The Deputy Prime Minister has launched a charm offensive after facing scrutiny over Three Strikes legislation and his Superannuation lawsuit.
New Zealand First caused a cluster headache for the Justice Minister Andrew Little after appearing to change its mind before on the repeal of Three Strikes legislation.
That led to an accusation from National's Mark Mitchell that Mr Little is "in danger of transitioning from the Minister of Justice to the Associate Minister of Justice".
Winston Peters is in charge, was the underlying allegation.
Three Strikes legislation is fiercely opposed by both Labour and the Greens. Mr Little called the policy "the high water mark of policy stupidity".
Green co-leader Marama Davidson was clearly disappointed, telling 95bFM, "it's unfortunate New Zealand First can't take an evidence-based approach" with the policy.
Then on Monday afternoon the cluster intensified when Mr Peters' continued legal action over his leaked superannuation payment was revealed.
Mr Peters is understood to be pursuing some of this country's most senior public servants in the case.
On Tuesday breakfast media, Mr Little and Prime Minister Jacinda Ardern faced stern questions over both announcements. "Strains" in the coalition even made the Guardian newspaper.
Ms Ardern repeatedly said Mr Peters' lawsuit is a "private, not a public matter" on Morning Report on Tuesday morning - that's despite a number of senior public servants understood to be involved, the fact the taxpayer may pick up the costs, and potential conflict of interest once Mr Peters takes up as Acting Prime Minister.
On Tuesday afternoon, Mr Peters was all praise for the Justice Minister.
"I've got a lot of confidence in Andrew Little in terms of his reform capacity and in terms of his justice portfolio, which is seriously in need of reform," Mr Peters told media on his way into Question Time.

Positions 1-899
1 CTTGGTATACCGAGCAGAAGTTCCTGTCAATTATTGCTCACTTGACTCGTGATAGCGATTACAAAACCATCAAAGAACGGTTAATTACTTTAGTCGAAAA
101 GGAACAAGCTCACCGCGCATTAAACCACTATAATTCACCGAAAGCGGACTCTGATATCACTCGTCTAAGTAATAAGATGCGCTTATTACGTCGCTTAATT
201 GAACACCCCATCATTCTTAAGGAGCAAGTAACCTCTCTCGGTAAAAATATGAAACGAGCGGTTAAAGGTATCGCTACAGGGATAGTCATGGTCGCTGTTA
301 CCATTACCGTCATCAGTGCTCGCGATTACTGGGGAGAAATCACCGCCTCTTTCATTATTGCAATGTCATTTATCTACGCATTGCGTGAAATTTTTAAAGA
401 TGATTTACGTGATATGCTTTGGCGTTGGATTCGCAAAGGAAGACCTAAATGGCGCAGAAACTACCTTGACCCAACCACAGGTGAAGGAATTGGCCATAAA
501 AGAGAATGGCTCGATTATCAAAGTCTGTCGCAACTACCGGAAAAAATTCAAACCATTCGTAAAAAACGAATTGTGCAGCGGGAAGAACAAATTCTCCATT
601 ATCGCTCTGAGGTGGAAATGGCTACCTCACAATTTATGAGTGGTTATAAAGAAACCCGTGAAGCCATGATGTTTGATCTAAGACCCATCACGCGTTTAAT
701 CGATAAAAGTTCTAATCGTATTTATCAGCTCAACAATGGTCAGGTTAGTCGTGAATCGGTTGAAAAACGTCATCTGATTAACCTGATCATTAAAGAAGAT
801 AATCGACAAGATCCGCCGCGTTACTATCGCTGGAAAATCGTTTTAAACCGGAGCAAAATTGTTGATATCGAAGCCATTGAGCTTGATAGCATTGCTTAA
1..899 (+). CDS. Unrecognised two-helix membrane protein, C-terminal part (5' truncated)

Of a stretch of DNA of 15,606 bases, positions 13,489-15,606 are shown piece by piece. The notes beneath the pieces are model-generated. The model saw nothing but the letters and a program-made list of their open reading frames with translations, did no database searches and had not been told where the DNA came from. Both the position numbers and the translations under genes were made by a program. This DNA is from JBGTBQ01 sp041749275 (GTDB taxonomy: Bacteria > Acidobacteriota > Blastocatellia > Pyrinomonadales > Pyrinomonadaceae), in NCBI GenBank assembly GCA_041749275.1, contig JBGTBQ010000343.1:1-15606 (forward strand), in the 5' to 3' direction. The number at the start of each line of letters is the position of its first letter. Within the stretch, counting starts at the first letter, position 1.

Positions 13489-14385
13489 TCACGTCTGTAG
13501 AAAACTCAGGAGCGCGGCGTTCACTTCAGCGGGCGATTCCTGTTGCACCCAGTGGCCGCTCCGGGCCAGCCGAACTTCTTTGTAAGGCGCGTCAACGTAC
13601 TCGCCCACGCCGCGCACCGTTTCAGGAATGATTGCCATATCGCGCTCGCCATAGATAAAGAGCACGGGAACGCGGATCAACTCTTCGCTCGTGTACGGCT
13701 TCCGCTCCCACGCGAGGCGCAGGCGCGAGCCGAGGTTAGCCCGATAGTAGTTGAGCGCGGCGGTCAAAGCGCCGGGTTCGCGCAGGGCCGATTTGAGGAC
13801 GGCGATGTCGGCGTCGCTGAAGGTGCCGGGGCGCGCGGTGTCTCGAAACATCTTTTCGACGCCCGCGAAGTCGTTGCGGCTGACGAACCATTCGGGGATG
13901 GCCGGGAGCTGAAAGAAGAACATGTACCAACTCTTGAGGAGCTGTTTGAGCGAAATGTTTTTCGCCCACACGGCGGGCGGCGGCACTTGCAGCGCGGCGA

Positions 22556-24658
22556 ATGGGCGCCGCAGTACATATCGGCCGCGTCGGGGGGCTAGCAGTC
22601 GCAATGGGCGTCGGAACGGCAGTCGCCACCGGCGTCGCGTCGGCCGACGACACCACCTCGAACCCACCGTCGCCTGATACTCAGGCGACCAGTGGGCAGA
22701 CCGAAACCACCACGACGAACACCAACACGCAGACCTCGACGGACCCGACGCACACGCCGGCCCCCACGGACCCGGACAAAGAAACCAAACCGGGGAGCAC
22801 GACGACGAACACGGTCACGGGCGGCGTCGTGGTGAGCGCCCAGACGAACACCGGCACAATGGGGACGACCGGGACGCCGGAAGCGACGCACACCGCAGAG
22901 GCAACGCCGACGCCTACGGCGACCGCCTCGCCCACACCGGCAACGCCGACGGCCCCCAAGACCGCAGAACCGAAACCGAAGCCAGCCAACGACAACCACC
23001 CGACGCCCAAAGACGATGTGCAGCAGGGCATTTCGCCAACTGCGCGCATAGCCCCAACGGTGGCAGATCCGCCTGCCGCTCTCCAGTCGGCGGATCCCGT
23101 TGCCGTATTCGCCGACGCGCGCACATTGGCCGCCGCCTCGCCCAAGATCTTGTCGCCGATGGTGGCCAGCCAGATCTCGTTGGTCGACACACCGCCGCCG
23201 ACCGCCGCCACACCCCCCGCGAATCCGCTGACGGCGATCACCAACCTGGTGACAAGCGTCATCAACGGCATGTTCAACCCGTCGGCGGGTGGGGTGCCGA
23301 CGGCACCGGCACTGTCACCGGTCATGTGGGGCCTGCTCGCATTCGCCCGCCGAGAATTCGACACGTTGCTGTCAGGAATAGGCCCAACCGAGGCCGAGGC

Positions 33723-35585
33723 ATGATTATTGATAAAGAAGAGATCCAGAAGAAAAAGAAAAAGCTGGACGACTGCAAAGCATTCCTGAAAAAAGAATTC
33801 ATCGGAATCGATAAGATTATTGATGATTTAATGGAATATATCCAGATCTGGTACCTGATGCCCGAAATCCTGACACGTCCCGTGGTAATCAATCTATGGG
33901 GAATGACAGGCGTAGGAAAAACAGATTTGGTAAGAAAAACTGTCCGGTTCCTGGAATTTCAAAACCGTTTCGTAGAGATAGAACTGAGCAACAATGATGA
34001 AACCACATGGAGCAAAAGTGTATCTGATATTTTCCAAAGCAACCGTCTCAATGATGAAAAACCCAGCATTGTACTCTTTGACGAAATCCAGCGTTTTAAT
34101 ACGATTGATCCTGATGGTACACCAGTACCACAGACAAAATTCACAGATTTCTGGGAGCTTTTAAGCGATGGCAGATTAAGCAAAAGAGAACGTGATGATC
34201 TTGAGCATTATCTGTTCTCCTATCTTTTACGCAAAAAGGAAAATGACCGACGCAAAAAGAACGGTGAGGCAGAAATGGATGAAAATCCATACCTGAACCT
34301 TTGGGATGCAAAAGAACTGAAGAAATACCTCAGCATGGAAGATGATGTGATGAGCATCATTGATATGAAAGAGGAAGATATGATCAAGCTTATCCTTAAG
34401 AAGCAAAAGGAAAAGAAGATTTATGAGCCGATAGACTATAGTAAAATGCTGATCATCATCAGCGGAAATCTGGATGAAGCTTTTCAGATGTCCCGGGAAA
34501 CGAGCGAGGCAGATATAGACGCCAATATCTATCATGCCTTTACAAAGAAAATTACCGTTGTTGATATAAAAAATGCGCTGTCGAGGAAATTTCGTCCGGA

"I back him to the hilt. I'm not going to get into a petty little sideshow."
Once he got into Question Time, the charm offensive continued. Mr Peters was answering questions on behalf of Ms Ardern, who is in Auckland ahead of the birth of her baby.
Mr Peters said New Zealand First ministers were aware Mr Little would be looking at the Three Strikes law, and said Mr Little did not breach the Cabinet manual when he announced the proposed repeal.
"Minister Little is a reforming Minister - probably the most reformist minister we've had in decades. And because he has been putting all these ideas out for the public, there's no reason for him to swing from any of his statements at all.
"It looks like - and it is - an open Government," Mr Peters said.
Mr Peters implied New Zealand First indicated support for the repeal of Three Strikes before changing course.
"When people have heard all the facts, they do sometimes change their mind," he said while answering for the Prime Minister at Question Time.
He said the Three Strikes repeal was pulled from Cabinet on Mr Little's decision.